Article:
What are OSHA Fall Protection Regulations?

What are OSHA Fall Protection Regulations?

In the United States falls are the leading cause of workplace injury. OSHA has set forth guidelines that ensure that employees are given the proper protection from falls. Fall protection equipment can be many things such as a full-body harness, a rescue harness, a work positioning belt, etc. These devices are designed to keep workers from falling. Employers must provide workers with fall protection if they are exposed to the following fall risks at the following heights:

  • 4 feet – general workplaces
  • 5 feet – shipyards
  • 6 feet – construction
  • 8 feet – longshore

OSHA Fall Protection Regulations

What are the 4 Methods of Fall Protection?

The four methods of fall protection are fall elimination, fall prevention, fall arrest, and administrative controls. Fall elimination is the most preferred method of fall protection. This is when the worker is able to complete the task without having to work at heights. Fall prevention is when systems like guardrails and safety nets are used. Fall arrests refer to systems that are used to protect you after the fall has already occurred such as a harness. Lastly, administrative controls are the least preferred method of fall protection as it does not prevent injury in the event of a fall. Administrative controls are simply procedures and work practices that bring awareness to the risk of a fall.

OSHA Fall Protection

Does OSHA Require a Fall Protection Rescue Plan?

OSHA does not require written rescue plans or that a preplanning event be held. However, OSHA does recommend the following:
To prevent employees from being injured from falls, employers must:

  • Guard every floor hole into which a worker can accidentally walk (using a railing and toe-board or a floor hole cover).
  • Provide a guard rail and toe-board around every elevated open-sided platform, floor, or runway.
  • Regardless of height, if a worker can fall into or onto dangerous machines or equipment (such as a vat of acid or a conveyor belt) employers must provide guardrails and toe-boards to prevent workers from falling and getting injured.
  • Other means of fall protection that may be required on certain jobs include safety harness and line, safety nets, stair railings, and handrails.

OSHA requires employers to:

  • Provide working conditions that are free of known dangers.
  • Keep floors in work areas in a clean and, so far as possible, dry condition.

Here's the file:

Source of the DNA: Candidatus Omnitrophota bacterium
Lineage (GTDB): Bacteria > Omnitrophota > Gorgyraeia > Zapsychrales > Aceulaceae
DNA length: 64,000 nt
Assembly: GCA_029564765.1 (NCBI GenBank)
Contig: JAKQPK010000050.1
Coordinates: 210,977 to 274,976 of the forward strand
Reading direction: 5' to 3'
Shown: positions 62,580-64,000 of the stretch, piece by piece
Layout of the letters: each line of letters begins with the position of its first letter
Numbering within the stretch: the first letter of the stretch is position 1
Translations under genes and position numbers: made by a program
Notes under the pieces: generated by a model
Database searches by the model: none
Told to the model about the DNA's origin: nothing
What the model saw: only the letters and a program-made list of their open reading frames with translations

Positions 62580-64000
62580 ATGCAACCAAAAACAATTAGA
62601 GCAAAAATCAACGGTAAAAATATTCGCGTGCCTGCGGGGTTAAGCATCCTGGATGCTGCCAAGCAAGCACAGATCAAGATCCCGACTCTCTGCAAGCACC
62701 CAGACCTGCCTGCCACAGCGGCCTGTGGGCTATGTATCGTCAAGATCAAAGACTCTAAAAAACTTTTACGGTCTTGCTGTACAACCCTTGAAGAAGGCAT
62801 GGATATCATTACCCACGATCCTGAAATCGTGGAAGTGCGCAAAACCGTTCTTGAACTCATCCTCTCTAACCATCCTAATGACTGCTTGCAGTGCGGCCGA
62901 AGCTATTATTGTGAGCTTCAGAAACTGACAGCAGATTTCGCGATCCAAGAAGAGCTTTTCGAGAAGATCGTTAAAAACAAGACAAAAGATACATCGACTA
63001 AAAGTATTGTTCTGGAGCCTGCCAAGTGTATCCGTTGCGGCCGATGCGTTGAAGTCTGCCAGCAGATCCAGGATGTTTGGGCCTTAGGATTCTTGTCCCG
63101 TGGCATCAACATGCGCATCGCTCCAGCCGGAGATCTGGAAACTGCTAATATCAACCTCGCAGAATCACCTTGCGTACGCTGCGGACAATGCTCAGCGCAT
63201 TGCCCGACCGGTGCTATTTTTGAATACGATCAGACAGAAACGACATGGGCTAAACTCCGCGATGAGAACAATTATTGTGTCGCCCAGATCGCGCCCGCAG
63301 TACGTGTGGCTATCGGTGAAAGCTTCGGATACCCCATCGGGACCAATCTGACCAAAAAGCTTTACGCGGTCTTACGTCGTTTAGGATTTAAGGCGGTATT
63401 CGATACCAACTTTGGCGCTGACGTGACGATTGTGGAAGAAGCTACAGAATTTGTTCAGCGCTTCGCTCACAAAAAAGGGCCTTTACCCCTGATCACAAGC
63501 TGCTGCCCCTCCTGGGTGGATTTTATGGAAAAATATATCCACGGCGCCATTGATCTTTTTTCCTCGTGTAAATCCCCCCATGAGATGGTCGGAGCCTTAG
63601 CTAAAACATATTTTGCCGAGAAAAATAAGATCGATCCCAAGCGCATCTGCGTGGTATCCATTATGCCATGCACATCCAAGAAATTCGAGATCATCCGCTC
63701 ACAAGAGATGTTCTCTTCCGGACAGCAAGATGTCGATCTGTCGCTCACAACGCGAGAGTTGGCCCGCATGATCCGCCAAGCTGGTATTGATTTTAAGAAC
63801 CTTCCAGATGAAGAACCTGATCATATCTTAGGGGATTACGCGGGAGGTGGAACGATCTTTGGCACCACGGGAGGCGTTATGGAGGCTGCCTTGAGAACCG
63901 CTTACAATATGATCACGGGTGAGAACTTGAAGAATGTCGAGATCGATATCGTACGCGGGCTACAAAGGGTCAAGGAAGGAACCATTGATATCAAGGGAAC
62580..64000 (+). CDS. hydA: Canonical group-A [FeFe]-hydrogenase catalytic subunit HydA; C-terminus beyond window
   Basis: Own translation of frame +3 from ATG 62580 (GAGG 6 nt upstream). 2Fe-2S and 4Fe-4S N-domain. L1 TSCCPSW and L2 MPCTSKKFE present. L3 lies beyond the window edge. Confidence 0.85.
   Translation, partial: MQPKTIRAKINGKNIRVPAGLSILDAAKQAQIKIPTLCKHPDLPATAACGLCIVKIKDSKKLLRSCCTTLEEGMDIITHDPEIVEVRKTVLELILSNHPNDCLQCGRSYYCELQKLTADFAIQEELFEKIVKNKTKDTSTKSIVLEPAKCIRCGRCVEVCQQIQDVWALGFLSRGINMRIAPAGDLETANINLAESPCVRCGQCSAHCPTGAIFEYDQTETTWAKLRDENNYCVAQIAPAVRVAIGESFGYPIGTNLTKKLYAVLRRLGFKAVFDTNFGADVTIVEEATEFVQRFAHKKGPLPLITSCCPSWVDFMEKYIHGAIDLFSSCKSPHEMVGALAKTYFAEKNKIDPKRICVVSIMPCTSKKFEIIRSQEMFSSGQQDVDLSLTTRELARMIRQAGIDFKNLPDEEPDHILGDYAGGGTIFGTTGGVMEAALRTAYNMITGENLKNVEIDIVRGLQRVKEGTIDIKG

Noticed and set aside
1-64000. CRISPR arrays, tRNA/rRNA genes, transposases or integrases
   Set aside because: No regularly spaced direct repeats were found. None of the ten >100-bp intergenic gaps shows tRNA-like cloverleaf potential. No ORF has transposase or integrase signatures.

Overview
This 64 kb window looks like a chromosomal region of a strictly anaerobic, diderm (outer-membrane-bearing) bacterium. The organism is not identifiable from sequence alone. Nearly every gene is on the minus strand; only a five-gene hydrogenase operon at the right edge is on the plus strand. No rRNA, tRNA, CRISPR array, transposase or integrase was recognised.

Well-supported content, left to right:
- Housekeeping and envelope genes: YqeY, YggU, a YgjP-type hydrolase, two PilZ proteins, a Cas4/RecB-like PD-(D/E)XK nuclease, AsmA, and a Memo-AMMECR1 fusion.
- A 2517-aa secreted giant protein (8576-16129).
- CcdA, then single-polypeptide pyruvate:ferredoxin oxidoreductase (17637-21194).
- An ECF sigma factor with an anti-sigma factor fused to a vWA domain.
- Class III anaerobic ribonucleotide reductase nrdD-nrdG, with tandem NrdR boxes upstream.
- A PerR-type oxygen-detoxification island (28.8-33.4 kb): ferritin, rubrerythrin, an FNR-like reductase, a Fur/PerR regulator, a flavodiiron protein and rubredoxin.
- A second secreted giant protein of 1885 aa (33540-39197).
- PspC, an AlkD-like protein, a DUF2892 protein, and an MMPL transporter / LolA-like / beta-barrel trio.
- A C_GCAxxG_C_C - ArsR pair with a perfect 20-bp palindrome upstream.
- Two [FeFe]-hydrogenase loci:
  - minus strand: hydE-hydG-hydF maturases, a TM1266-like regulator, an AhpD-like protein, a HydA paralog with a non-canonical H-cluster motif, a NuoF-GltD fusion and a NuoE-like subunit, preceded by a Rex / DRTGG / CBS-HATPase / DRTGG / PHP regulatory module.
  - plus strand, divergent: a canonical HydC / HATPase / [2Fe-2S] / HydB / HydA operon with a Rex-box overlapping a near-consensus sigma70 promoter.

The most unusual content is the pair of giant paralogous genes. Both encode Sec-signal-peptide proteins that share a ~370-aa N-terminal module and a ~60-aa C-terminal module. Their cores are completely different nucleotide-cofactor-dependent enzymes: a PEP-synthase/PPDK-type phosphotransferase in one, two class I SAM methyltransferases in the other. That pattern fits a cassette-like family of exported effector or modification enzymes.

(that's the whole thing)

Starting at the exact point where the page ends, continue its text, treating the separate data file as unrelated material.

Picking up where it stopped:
• Select and provide required personal protective equipment at no cost to workers.
  • Train workers about job hazards in a language that they can understand.

OSHA Fall Protection

How can TET Help With Your Company’s OSHA Fall Protection Training?

At Total Equipment Training, our trainers come with over 10 years of in the field experience. We come to your site and train your employees on your equipment. Our comprehensive OSHA Fall Protection Training helps your employees to remain safe and up to date with current OSHA Fall Protection safety Guidelines. We also offer video fall protection, training classes. If you are interested in learning more about our Fall Protection Training visit us at our website.



Barb Fullman- CEO of Total Equipment Training
About the Author

As the owner of Total Equipment Training, Barb Fullman has been an active contributor to the heavy equipment training industry for over 23 years. Barb, a Penn State University graduate, is recognized as the highest ranking women-owned heavy equipment training business in the US. As a leading authority and provider of heavy equipment training, training manuals and tests based on OSHA Standards and Regulations, Total Equipment Trainings’ client list is composed of most of the Fortune 1000 companies focusing on energy, construction, heavy highway, and manufacturing.

Barb’s motto is “Stay safe, stay up to date”. She is committed to up-to-date & technically correct training, whether it is via in-person or through our library of online heavy equipment resources. With over 50 OSHA qualifying training topics to choose from with TET, the most popular heavy equipment training subjects are mobile cranes, NCCCO, all “dirt equipment”, rigging, crane inspections, and train-the-trainer.